Lanky Steps Trod

The street preacher who walked up to Paul and Lori
calmly told them to keep burning.

He missed giving the benediction at funeral masses.
He loved to speak in latin to lay people.

When there were no folks on the block to save
he sat and watched birds like flying farolitos at night.

He rejected all of the feminine questions.
He dismissed those he thought followed the cult of Mary.

He debated aloud with the voice in his head.
Occasionally he recited dreams verbatim.

Whenever he saw white collars his face drooped in sadness.
Whenever geese swam the city fountain his face lifted in joy.

He was an effective detour of gang-bangers.
They feared his glory might be contagious.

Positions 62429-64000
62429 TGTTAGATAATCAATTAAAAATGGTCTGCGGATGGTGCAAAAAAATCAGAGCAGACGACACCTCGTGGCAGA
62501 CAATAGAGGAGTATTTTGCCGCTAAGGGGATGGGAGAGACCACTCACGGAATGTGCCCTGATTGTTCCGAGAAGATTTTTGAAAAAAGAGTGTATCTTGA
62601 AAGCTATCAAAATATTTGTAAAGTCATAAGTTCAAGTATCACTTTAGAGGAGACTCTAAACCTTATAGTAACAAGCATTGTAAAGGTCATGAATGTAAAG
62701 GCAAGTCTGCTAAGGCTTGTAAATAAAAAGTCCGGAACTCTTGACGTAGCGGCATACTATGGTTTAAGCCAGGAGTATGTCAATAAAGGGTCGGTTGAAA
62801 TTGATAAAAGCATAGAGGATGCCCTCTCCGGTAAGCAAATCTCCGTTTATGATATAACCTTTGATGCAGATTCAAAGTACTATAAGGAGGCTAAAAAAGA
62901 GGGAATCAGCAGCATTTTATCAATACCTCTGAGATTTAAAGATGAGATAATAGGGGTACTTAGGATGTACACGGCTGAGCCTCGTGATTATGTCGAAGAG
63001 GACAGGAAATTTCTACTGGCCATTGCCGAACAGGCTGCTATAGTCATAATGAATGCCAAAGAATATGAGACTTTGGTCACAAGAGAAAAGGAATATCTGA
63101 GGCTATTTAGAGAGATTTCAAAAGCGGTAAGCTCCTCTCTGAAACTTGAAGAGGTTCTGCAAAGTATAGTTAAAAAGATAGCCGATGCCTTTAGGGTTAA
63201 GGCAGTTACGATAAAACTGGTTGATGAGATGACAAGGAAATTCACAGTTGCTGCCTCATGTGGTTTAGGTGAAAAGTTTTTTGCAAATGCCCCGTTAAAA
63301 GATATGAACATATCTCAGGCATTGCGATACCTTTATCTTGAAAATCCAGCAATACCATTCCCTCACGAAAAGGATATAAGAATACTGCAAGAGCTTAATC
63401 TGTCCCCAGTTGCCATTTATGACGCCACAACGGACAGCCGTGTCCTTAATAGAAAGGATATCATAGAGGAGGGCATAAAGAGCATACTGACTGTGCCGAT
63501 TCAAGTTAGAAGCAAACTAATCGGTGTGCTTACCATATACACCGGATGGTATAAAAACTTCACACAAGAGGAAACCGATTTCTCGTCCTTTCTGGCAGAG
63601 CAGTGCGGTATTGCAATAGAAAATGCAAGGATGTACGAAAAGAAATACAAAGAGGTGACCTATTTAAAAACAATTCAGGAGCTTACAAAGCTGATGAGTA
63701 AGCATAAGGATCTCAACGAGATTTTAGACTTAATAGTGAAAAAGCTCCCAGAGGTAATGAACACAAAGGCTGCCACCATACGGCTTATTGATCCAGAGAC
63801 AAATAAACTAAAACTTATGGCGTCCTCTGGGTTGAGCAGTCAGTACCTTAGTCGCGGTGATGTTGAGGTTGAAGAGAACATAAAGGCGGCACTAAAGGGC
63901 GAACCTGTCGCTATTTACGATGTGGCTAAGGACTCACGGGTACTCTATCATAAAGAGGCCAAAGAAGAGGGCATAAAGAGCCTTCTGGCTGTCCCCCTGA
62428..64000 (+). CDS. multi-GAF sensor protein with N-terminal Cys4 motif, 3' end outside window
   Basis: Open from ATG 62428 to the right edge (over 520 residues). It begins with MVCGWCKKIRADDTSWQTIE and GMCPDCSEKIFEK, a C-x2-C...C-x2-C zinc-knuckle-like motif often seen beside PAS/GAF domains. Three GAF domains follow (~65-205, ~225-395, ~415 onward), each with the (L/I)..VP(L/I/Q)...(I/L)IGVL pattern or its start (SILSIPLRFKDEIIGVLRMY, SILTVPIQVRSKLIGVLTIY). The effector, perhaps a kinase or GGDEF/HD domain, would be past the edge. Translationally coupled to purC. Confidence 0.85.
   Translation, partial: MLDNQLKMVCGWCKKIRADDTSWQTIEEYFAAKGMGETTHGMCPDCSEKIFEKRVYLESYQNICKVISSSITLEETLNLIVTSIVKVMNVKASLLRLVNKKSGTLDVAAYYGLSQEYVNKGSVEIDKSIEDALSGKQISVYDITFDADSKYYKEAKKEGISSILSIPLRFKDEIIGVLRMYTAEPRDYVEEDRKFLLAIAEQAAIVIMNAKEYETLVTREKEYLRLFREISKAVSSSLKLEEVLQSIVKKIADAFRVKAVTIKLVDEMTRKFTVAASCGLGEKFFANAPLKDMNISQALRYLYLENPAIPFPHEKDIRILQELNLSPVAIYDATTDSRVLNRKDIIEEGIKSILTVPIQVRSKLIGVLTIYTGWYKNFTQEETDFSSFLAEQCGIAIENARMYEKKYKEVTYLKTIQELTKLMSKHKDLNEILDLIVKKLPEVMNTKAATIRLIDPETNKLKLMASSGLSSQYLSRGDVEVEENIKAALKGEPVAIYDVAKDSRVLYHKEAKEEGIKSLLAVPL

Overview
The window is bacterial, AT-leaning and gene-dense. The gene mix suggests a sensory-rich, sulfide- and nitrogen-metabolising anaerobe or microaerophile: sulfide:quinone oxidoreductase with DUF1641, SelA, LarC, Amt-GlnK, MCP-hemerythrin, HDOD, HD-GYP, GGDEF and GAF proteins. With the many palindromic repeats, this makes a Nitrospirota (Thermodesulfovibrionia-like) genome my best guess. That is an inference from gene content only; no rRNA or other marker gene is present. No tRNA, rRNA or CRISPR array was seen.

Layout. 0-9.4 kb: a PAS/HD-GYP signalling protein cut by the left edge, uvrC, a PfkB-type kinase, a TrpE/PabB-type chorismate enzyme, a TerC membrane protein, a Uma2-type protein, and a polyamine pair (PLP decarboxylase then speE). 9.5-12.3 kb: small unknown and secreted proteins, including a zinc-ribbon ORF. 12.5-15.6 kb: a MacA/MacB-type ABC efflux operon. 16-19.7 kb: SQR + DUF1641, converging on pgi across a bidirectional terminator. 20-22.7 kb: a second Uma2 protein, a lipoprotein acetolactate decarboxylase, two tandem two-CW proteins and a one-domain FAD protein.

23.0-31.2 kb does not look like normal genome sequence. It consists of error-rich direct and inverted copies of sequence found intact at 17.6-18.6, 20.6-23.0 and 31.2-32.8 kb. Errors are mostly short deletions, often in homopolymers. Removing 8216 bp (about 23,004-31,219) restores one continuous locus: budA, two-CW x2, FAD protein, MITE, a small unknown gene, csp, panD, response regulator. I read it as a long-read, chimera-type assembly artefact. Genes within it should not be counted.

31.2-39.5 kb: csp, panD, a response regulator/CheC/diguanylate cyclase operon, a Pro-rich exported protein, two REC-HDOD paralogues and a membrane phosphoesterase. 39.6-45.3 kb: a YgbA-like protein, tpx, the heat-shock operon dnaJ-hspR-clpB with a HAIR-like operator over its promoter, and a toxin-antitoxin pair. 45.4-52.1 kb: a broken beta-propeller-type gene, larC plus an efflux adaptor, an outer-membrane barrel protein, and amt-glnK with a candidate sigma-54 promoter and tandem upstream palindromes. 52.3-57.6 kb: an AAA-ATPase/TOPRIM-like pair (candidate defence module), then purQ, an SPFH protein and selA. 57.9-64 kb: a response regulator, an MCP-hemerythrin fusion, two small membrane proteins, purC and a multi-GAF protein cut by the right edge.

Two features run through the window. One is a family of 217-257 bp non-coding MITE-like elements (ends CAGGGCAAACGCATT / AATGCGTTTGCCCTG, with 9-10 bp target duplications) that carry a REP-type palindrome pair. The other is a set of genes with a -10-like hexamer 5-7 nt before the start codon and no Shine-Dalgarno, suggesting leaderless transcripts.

One day he critiqued maestro Leonardo’s Last Supper
while pointing at the window table in the cafe across the street.

He embraced his loneliness and solitary visions
confident there were people to save from monotony.

He removed garlands of unmet expectations from shoulders.
He implored passersby to expose their secrets.

copyright © 2022 Kenneth P. Gurney


The other day I could swear
I saw my first car drive by.

It would be forty-two years old now.
Back then, I sold it as is.

As is included a crowded back seat
with a box of buckwheat cereal.
Whitman’s Leaves of Grass.
A jade plant in terracotta pot.
My softball spikes
glove, bat, and team t-shirt.
A past due library book on snakes.
Fourteen found puzzle pieces.
A leaded green telephone pole glass.
Two pennies.
Three nickels.
And seven dimes.

When I approached the car
I swore was my first car

all of that stuff remained in the back seat
but had been incorporated into a 3D diorama
of da Vinci’s Last Supper
partially covered by a floral beach towel.

And the eighty-seven cents
had grown to three dollars and eighteen cents.

copyright © 2022 Kenneth P. Gurney